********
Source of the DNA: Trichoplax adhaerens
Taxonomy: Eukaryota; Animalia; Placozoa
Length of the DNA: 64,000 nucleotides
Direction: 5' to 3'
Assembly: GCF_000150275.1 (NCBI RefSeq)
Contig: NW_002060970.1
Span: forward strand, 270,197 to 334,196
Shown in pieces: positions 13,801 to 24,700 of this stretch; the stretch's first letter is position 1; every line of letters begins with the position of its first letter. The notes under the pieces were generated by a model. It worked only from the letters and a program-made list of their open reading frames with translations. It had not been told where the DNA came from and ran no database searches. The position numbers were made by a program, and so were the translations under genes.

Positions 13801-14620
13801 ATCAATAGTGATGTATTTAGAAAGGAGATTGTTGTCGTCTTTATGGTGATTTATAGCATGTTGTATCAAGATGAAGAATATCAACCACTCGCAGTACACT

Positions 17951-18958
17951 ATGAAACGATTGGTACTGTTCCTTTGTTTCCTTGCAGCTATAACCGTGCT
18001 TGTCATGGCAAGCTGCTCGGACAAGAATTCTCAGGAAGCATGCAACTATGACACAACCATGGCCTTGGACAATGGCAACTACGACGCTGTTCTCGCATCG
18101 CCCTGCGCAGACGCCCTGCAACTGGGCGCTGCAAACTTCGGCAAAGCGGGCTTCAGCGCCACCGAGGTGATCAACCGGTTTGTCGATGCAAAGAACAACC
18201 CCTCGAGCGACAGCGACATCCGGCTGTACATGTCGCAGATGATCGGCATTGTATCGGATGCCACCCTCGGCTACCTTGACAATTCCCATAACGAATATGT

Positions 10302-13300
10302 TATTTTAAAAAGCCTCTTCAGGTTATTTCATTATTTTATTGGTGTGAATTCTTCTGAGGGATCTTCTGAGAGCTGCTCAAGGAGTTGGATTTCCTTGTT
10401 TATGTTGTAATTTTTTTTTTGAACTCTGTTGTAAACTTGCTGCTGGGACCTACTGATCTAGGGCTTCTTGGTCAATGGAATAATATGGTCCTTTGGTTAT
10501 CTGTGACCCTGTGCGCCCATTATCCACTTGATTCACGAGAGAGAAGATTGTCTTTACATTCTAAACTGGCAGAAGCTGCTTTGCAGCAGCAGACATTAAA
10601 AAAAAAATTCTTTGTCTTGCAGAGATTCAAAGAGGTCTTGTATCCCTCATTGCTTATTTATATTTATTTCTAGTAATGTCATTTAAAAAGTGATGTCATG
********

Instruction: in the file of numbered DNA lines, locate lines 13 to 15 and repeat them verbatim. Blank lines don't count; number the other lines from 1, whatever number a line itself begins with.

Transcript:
18001 TGTCATGGCAAGCTGCTCGGACAAGAATTCTCAGGAAGCATGCAACTATGACACAACCATGGCCTTGGACAATGGCAACTACGACGCTGTTCTCGCATCG
18101 CCCTGCGCAGACGCCCTGCAACTGGGCGCTGCAAACTTCGGCAAAGCGGGCTTCAGCGCCACCGAGGTGATCAACCGGTTTGTCGATGCAAAGAACAACC
18201 CCTCGAGCGACAGCGACATCCGGCTGTACATGTCGCAGATGATCGGCATTGTATCGGATGCCACCCTCGGCTACCTTGACAATTCCCATAACGAATATGT